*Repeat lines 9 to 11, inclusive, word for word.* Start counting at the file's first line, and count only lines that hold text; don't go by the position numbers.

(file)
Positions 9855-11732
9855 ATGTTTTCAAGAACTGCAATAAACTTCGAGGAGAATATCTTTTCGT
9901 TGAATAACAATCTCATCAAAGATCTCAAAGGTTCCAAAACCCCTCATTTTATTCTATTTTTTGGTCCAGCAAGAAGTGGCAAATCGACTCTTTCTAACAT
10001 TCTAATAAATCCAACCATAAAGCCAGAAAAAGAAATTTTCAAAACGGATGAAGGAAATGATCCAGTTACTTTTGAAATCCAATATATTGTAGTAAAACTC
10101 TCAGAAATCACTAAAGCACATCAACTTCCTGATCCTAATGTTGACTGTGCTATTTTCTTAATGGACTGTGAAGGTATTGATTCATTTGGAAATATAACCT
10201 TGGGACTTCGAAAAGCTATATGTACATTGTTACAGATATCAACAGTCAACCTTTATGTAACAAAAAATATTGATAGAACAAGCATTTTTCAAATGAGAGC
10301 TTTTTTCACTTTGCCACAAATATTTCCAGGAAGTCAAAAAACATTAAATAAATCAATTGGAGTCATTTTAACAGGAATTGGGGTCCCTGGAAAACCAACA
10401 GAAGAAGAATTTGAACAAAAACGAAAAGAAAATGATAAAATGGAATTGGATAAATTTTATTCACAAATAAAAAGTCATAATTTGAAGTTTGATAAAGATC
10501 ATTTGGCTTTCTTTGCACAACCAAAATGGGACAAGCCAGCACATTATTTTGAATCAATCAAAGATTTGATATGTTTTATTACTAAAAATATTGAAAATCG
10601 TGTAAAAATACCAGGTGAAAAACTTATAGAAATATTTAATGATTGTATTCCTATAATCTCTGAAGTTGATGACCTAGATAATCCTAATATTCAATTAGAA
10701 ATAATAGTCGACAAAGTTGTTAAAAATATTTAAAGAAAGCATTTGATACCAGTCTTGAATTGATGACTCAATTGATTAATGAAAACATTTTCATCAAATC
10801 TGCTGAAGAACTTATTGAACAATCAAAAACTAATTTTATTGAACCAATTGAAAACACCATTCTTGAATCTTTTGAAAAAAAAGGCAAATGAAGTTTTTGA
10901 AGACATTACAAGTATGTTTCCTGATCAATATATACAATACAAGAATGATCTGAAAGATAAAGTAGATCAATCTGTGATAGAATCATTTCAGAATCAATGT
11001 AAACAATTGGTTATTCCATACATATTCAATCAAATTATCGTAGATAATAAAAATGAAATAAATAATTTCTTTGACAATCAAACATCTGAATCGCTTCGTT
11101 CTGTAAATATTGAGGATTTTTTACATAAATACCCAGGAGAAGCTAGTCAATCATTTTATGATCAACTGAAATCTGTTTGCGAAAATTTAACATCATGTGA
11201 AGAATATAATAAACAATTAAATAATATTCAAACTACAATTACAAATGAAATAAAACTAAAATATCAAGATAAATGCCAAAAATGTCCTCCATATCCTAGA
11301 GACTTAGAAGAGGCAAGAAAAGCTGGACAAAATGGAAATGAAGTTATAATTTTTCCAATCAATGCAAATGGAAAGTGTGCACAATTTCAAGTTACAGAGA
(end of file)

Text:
10501 ATTTGGCTTTCTTTGCACAACCAAAATGGGACAAGCCAGCACATTATTTTGAATCAATCAAAGATTTGATATGTTTTATTACTAAAAATATTGAAAATCG
10601 TGTAAAAATACCAGGTGAAAAACTTATAGAAATATTTAATGATTGTATTCCTATAATCTCTGAAGTTGATGACCTAGATAATCCTAATATTCAATTAGAA
10701 ATAATAGTCGACAAAGTTGTTAAAAATATTTAAAGAAAGCATTTGATACCAGTCTTGAATTGATGACTCAATTGATTAATGAAAACATTTTCATCAAATC